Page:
-and between-community edges per vertex is the same, does the algorithm begin to fail.

When we compare our method to ?-. i.--in! lIs's algorithm, our method is slightly worse than

T. i.--!!! lI1Ss method for values of xo,,t < 6, but our algorithm outperform ?- '. l!! lI1's method

for the value of xent > 6.

Figure 4-13. Artificial network. Z,,t = 2 and Zi,z = 14.

4.3 Personal Email Networks

In this work, we build an email network hased on the information which is available

to a user of an email system, specifically, the header of all the email messages in the

user's inbox. Through the program for pre-processing, we can obtain information about

a personal email data. Every email header has an unique id, date information, the email

a 6.- 9 r
+/ 9.
;i r~ : ;Tg
r. gE'a ~--: -m
F~T~F~-~-- O .\
~~~r ar9-~9:~-L- ~C i
'~r~:+'t~-~h~er~C ~-r.'?8
t
at I ,.C ~ C-
q

Z
(b)

E?
i
ror,
r c '+~ 9 t
--- + a r .~
P +,
%
"' # i
+r-L**
J c t.6 9
+ r
+ -Tt--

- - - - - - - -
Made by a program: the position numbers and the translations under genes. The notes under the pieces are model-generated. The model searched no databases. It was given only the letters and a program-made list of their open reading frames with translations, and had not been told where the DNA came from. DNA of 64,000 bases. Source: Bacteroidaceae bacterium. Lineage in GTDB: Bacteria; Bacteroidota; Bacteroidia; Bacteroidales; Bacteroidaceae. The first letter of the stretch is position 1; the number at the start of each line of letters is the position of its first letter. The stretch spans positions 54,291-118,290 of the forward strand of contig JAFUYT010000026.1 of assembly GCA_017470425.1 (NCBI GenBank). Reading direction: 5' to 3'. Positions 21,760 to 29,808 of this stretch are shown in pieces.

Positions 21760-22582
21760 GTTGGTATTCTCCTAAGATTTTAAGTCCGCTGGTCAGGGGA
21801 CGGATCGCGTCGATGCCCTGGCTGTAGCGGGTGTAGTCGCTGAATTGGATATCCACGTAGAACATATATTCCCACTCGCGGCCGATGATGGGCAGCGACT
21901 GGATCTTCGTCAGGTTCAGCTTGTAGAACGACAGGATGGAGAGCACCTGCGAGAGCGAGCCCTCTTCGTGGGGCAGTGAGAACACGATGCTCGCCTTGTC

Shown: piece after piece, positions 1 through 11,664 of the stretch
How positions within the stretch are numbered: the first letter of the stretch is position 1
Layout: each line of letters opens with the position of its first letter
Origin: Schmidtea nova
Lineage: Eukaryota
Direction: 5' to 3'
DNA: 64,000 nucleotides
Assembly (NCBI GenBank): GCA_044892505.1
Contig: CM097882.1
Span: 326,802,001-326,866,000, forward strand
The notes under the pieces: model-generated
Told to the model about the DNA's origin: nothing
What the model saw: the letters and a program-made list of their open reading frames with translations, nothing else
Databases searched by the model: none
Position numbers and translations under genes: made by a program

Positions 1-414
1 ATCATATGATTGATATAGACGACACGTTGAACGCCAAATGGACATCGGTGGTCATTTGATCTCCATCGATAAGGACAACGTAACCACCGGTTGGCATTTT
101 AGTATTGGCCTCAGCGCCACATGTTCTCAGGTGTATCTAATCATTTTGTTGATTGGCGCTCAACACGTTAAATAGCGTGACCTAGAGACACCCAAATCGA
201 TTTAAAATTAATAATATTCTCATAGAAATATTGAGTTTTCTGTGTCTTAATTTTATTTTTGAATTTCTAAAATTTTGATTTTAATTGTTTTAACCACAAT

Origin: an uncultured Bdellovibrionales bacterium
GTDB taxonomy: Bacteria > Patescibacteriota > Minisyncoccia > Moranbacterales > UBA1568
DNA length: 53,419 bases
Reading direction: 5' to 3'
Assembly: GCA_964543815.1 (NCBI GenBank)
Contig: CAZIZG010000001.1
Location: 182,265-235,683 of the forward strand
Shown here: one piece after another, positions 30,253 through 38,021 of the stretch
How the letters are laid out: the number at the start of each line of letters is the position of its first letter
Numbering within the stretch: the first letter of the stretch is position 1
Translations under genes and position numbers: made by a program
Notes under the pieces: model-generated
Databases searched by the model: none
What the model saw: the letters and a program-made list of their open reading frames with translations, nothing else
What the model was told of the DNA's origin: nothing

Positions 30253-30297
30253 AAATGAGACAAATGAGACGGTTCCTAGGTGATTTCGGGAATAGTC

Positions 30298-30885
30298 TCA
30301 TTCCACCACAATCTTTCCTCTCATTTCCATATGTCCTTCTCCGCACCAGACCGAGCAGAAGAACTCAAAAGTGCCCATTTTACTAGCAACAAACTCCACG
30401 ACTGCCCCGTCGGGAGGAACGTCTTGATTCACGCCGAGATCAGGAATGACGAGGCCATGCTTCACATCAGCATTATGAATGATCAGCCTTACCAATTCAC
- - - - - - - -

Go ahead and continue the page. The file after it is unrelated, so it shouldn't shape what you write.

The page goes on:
I I
r- c*r
r s~ +
+ +~
i ~ r
+ r
~ :fir~ L
O
i

(a)

Y
"i

**)

**~ w

*Y"

** ~

and Za = 14.r; j

mesae T ee nor aio resord nth s.- q-id,"dt, "rom ,"T"
Reerece" and "I-el-o fils W re ivea emil ewr yfrtcetn
mesg-i nth s .-d" rfr ec" ad inrpyt" fild as nods.Edesar
rersnigone' mi drsssaermvdbcuew r onl itretdith
lins mog nde tat om uncat va he se [0].Fi. -17 shw a xmpeo

subgrap obtaine by thi press

0 20 40 60 80 100 120
nz =2038

Figure 4-15. Artificial network. Z,,,, = 7 and Z, = 9.

# Neman's method
-9-- our method

O. 1 2 3 4 5 6
number of inter-community edges Zout

7 8 9

Figure 4-16. Fraction of vertices correctly classified as the number ce,,t is varied.

Message ID: MO
Date : 110900
From: FO
To: TO, T1
Cc: CO, C1

Figure 4-17. Subgraph resulting front an example for message which has 1\1 ID